• Does your website know i’m late? Contextual awareness illustrates the ability of the website to interact with the device and its surroundings Does the website interact with the calendar, GPS and time to show a customised view of the webpage? Will you get to your interview on time? To accomplish this requires several apps to be open at the same time. A responsive page would auto configure to your time and situation and display a call button for the person you are to meet overlaid on a map showing directions and approximate time of arrival
  • “It is dangerous to be right in matters on which the established authorities are wrong” - Voltaire Understanding what responsive should be, we realised that we and the industry had been doing adaptive all along However, most developers, competitors and online tutorials show a website in the obligatory desktop, tablet and phone mock-up and call this responsive...
  • “It is dangerous to be right in matters on which the established authorities are wrong” - Voltaire ...we believe this is an industry mistake
  • So what did we do about it? Knowing that delivering responsive images was fraught with difficulty we decided to stick with standard def images; it’s easier on people’s data caps. A website that changes its appearance based on screen size isn’t responding to anything other than size, which is a faulty way to deliver a mobile experience as the screen resolution and pixel density of nearly every modern mobile device is equal if not better than most desktop systems
  • Desktop = Tablet Overwhelming industry research states that tablets are primarily used at home and have comparable screen resolutions to desktops We decided that a tablet specific design held no additional value and decided that a tablet should show the exact same website as the desktop, regardless of orientation
  • Desktop = Phone Our own user research indicates that the primary mobile orientation for website usage is portrait Taking into account screen sizes and pixel sizes it became clear that the only consideration we needed to make after the primary design was that of mobile in portrait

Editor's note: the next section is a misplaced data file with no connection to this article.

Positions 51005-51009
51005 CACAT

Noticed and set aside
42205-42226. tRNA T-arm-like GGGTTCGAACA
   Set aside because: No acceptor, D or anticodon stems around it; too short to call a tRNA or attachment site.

• What we stopped doing Stretching a browser width backwards and forwards and gaping in awe as the layout changes is not something a user does, it's what developers do This is not a mobile experience, mobile browsers are full screen, you can't stretch them
  • What we stopped doing If clients wanted to see things stretch and fit into a variable sized window on our desktop we would have been using fluid layouts for the last decade The fact that we have almost exclusively used fixed layouts tells us that if a window is too small for the website, the user will adjust the window
  • Test on real devices Allowing the client to adjust the width of the desktop browser to see the mobile site is a false belief in the mobile solution... ...they are still sat down, using a low density very large monitor with a mouse and keyboard, everything you don't do or use with a mobile
  • Test on real devices We stopped showing mobile solutions on a desktop and persuaded our clients to test the mobile solution on a mobile device This allowed them to answer questions such as: • is the menu button too small? • does it take too long to scroll the page with a thumb/finger? • is the text the right size? • is the mobile menu correct? None of these can be answered correctly on a desktop
  • So what have we learnt about Responsive Web Design? • True responsive is currently impossible under current infrastructure and software constraints • A picture of a website in 3 device formats is not a mobile solution • Fluid layouts activated at certain screen widths does not accurately give a true representation of the mobile solution
  • So what have we learnt about Responsive Web Design? • Retina images can be costly to user experience and the financial limits on users data allowance • Adaptive solutions ARE more complex, requiring additional development & testing, however the impact can be minimised with an approach based on user research and experienced processes
  • So what have we learnt about Responsive Web Design? • Performing mobile testing on mobile devices will accurately judge if the solution is fit for purpose • Tablet design is the same as desktop design • Mobile is primarily held in portrait orientation and mobile solutions should accommodate this
  • And finally... Mobile solutions are still evolving, and as a result of our thorough due diligence and project processes, we have discounted many of them. We continue to analyse research the latest innovations to ensure the best solutions for our clients.